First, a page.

Moskau 1937

For the 80th anniversary of the publication of Lion Feuchtwanger’s travel report Moskau 1937, and to accompany publication of Dr. Anne Hartmann’s new book (above), a Freie Universität Berlin symposium and a book launch at Moscow’s Stanislavsky Electrotheatre were held.

To understand Stalin, asks Dr. Hartmann – to what extent was that feasible for Lion Feuchtwanger as a Western commentator visiting him in the Soviet Union in the 1930s? How well did Lion Feuchtwanger understand the Soviet experiment, and what was going through his mind when he was interviewing Stalin on January 8th, 1937?

Dr. Hartmann points out that in Moskau 1937 Feuchtwanger is surprisingly supportive of Stalin and his regime: in exile from the Hitler regime, Lion Feuchtwanger evidently realized that any upcoming war against Germany and the Nazi regime would not be winnable without the Soviet Union. She also draws attention to the contradictions detectable beneath the smooth surface of his travel report, and also reflects on why in later life Feuchtwanger stuck staunchly to his vision of reality under the Soviet system.

Further insight was provided by historian Edgar Feuchtwanger in a recent media interview: “Looking at it from my perhaps rather superficial viewpoint, of course Lion was very wrong indeed about Stalin. But you have to remember that the situation at the time was desperate. That is evident from a document such as Thomas Mann’s Bruder Hitler. It seemed as though the Western powers were not going to put up any resistance. Lion got his understanding of Russian from Tolstoy, Dostoevsky and Gogol. His assessment of Stalin was completely erroneous: a man of the people, well read, in extraordinarily jovial mood throughout the long interview. There are probably other factors involved—vanity, and not least Eva Herrmann, with whom he was in an extramarital liaison at the time.”

Edgar Feuchtwanger added: “I can remember in 1937 when I was 13 my aunt Bella came to visit us in Munich from Prague. She had a Czech passport and could travel back and forth freely, which ultimately meant she perished in Theresienstadt. She told us about Lion stopping off to see her in Prague on his way back from the Moscow trip. She said Lion was already aware that there were Potemkin villages and that the golden taps in his hotel often produced no water. Allegedly Lion had said to Stalin: “How much pleasure does it give you that there’s a picture of you on every toilet seat in Russia”, to which Stalin apparently replied “That’s how things work here”. Bella recounted this anecdote in her Bavarian accent and I can still remember it to this day. She was a very amusing person, and I subsequently took a trip with her to Berlin, which was the only time I travelled outside Bavaria as a child. In England during the war, no country was more popular than Russia after 1941. Even here in Hampshire we often had to get out of bed and go to the air raid shelter, but in May 1941 that suddenly stopped, for which we were very grateful to the Russians. It seems to me that Lion was always a man of the Enlightenment and reason, but that somehow came into conflict with his powerful imagination.”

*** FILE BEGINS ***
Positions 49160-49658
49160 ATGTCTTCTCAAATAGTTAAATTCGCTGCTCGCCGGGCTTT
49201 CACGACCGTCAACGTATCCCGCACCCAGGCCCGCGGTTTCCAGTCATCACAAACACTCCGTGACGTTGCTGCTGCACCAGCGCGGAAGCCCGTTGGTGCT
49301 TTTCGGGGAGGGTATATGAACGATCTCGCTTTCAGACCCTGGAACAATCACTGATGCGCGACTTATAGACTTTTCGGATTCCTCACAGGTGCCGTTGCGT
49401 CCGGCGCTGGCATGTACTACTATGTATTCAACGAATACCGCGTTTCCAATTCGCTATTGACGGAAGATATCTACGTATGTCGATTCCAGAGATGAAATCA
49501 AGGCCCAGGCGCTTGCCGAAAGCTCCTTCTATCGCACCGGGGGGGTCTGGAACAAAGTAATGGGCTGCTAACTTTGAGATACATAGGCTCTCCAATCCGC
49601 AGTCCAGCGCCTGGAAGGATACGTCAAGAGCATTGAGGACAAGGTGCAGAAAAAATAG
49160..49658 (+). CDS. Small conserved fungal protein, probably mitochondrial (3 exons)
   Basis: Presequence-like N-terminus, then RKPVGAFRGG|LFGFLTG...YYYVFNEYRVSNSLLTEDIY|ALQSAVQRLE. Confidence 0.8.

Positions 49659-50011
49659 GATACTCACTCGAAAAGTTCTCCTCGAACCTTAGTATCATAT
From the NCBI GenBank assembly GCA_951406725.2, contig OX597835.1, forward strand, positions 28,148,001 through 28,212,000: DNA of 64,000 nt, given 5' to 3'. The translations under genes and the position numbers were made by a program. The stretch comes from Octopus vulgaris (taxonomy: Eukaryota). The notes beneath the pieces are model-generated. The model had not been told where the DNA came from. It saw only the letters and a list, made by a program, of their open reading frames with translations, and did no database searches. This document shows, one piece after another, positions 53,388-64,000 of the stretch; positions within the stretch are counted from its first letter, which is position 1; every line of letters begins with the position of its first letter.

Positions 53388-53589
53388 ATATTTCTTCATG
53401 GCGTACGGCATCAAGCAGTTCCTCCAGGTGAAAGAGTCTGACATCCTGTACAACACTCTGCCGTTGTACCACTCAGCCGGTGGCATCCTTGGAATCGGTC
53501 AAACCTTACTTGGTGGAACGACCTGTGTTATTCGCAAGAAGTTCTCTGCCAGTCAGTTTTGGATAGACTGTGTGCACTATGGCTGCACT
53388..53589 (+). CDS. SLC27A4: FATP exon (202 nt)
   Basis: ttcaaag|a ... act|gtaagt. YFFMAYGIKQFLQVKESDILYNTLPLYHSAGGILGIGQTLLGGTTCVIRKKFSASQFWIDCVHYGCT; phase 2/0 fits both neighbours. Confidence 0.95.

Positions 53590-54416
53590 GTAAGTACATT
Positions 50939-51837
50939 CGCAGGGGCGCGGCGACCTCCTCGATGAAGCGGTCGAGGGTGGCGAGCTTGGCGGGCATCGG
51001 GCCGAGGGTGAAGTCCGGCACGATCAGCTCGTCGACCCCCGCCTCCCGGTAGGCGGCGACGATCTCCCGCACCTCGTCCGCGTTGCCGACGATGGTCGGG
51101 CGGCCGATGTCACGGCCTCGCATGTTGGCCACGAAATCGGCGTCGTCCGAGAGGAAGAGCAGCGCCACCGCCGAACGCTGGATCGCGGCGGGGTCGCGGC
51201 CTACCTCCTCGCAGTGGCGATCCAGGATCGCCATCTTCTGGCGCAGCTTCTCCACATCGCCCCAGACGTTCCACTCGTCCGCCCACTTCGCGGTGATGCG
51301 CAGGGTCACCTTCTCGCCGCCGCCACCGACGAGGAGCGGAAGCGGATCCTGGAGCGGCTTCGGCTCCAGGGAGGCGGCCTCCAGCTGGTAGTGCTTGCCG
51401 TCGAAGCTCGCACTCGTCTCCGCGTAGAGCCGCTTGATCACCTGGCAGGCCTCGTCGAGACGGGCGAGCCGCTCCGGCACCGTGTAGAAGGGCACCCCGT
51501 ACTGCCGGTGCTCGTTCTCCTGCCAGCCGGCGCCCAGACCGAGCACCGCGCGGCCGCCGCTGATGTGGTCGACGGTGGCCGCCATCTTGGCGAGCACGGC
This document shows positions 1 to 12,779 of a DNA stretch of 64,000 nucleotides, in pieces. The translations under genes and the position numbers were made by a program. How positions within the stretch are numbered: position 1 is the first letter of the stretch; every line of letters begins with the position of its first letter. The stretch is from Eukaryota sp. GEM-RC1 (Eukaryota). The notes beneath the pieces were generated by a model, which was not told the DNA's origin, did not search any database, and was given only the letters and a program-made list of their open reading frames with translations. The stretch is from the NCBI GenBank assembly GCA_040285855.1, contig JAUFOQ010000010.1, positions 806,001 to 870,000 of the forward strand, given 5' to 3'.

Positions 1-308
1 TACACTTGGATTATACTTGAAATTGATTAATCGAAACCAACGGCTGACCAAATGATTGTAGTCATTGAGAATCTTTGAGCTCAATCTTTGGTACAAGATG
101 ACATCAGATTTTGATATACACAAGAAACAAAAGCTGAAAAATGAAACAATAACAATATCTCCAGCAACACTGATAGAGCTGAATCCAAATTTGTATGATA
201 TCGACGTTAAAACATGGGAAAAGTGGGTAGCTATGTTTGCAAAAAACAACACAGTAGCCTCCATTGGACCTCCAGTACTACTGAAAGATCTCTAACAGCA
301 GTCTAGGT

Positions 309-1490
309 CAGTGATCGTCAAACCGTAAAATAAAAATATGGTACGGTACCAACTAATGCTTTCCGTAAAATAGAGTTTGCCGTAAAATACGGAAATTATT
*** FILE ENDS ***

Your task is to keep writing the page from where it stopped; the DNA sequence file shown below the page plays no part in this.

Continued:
Further analysis in English can be found in ‘Russia’s Mythic Attraction: Lion Feuchtwanger in Moscow, 1937’, in Germano-Slavica 8 (1993); and in ‘ Lion Feuchtwanger and the Culture of Remembrance′, in Against the Eternal Yesterday, (Los Angeles: Figueroa Press/USC Libraries, 2009).

Ludmila Stern’s Moscow 1937: The Interpreter’s Story’ (ASEEES Vol. 21, Nos. 1-2 (2007), 73-95) gives an insider’s view.

Further reading:

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